By Art Holliday


Someone in the 4500 block of Adkins in South St. Louis is sick of crime. At least half a dozen laminated warning signs directed at criminals are duct-taped to trees, stop signs and street lamps. The message: neighbors are sick of crime, they're armed and ready to take action if the crimes don't stop.

On a late summer night neighbors who live on Adkins have a lot to say about crime.

"I've lived here all my life," Ken Rungert said. "There's a lot more break-ins, a lot more thefts."

Jennifer Andersen has seen the same thing.

"There have been garage break-ins," she said. "A neighbor across the street got their car stolen yesterday."

Sometime Thursday, the signs appeared. The signs say 'we don't call the police until after we apprehend the criminal. 80 percent of the people living on this street are armed and have had enough.'

The sign goes onto say 'you have 60 to 70 angry armed citizens who stay up late, waiting, watching, hoping someone is dumb enough to break into their car or their home.' At the bottom of the sign it says 'do yourself a favor and pick a different neighborhood or you could be on the news.'

Sam LaFrank hadn't noticed the signs until Newschannel 5 called them to his attention.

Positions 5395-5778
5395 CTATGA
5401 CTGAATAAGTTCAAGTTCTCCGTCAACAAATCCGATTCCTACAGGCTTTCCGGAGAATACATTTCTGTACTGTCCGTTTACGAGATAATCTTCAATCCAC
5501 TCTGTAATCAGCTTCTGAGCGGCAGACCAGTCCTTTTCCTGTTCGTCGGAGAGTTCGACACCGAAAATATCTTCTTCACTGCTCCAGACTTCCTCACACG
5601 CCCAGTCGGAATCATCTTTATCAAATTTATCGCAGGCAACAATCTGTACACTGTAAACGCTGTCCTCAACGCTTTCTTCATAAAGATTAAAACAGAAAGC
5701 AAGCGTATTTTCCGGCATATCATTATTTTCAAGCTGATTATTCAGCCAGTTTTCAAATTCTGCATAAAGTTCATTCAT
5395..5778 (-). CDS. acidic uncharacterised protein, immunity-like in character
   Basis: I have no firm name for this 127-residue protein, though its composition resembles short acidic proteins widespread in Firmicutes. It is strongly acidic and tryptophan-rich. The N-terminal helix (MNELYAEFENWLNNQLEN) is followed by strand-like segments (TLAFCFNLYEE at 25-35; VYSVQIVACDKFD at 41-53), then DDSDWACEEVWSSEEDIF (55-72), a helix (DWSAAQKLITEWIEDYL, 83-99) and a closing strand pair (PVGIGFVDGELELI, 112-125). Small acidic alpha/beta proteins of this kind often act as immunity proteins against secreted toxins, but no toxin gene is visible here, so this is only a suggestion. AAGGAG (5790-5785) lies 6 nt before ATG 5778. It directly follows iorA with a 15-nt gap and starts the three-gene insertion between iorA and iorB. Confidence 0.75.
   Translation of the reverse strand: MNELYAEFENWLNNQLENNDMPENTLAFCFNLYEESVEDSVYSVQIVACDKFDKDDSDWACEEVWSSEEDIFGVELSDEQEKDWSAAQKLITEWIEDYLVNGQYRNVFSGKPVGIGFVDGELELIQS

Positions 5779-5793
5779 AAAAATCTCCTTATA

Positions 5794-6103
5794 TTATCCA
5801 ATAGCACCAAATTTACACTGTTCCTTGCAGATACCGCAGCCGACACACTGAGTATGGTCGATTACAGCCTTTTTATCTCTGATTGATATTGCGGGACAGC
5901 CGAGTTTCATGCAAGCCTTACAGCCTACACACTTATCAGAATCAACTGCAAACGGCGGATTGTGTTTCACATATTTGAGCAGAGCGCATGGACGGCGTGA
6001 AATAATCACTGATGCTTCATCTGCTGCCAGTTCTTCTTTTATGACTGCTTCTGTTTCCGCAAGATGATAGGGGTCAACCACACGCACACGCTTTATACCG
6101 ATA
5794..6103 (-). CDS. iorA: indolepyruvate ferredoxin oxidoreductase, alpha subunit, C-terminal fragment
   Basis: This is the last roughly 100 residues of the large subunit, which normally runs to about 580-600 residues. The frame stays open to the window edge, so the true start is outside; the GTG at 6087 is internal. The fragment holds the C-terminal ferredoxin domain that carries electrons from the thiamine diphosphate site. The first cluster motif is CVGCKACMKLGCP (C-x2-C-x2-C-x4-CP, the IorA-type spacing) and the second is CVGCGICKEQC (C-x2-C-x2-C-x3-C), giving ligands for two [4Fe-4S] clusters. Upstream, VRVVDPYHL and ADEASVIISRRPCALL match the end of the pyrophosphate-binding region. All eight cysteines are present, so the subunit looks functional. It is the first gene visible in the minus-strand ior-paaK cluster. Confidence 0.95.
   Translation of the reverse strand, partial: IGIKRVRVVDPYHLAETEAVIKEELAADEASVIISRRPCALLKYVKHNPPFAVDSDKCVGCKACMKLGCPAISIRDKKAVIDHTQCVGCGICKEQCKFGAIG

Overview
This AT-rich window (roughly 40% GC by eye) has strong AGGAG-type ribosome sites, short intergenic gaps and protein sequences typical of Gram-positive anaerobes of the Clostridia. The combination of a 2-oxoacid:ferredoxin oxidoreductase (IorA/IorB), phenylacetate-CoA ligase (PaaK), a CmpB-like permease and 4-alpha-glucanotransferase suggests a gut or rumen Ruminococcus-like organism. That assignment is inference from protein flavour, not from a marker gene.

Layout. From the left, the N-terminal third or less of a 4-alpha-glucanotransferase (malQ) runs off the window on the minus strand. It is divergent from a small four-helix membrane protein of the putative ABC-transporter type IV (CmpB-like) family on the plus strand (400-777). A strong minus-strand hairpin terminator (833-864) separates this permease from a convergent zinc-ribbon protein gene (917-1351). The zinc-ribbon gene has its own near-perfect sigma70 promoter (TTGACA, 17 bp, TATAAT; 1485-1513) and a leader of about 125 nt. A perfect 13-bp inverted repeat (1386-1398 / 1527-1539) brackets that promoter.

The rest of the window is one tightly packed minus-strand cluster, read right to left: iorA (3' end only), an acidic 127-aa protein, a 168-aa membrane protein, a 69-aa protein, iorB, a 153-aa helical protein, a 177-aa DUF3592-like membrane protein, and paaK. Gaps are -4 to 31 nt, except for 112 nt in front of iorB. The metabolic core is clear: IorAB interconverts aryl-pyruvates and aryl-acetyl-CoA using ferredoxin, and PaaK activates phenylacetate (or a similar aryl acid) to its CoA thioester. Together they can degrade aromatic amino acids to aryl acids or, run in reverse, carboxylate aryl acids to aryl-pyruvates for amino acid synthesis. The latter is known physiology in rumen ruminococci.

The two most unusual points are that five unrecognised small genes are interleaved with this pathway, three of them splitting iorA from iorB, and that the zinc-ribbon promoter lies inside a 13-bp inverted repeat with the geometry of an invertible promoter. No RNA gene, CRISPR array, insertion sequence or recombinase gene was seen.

"I'm not surprised that somebody would post that up there. But I don't really put too much validity into the threats and intimidation aspects of it," he said.

Jennifer Andersen alerted Newschannel 5 to the signs.

"They don't make me nervous that whoever put up the signs would do something to harm me," Andersen said, "but they make me nervous that someone might get angry enough to retaliate against the citizens on the street."

While it's clear that someone in the neighborhood is fed up with crime, neighbors question whether the signs will do any good.

"Anytime you're promoting guns, no," said Calvin Bryant who regular visits his uncle who lives on Adkins. "The best thing to do is to pick up the phone and call 911."

Newschannel 5 contacted St. Louis Circuit Attorney Jennifer Joyce about this story and this was her response:

"Every neighborhood in the City of St. Louis has the potential to reduce crime. Individuals in this community who choose to participate in keeping their neighborhoods safe and hold criminals accountable are the most powerful force in crime prevention and reduction. While I understand this level of citizen frustration, this vigilante approach is very dangerous and not the way in which citizens should get involved in crime reduction.

"I encourage all citizens who are interested in the safety of their neighborhood to call my office and get involved. There are many community-based, non-aggressive crime-fighting tools available for community groups who want to form their own safety committees and Neighborhood Ownership Plans. Many neighborhoods in the city have adopted and implemented plans that work for them and they are having success reducing crime in a non-violent way.

If you are a victim or witness to a crime or suspect criminal activity in your neighborhood, please dial 911."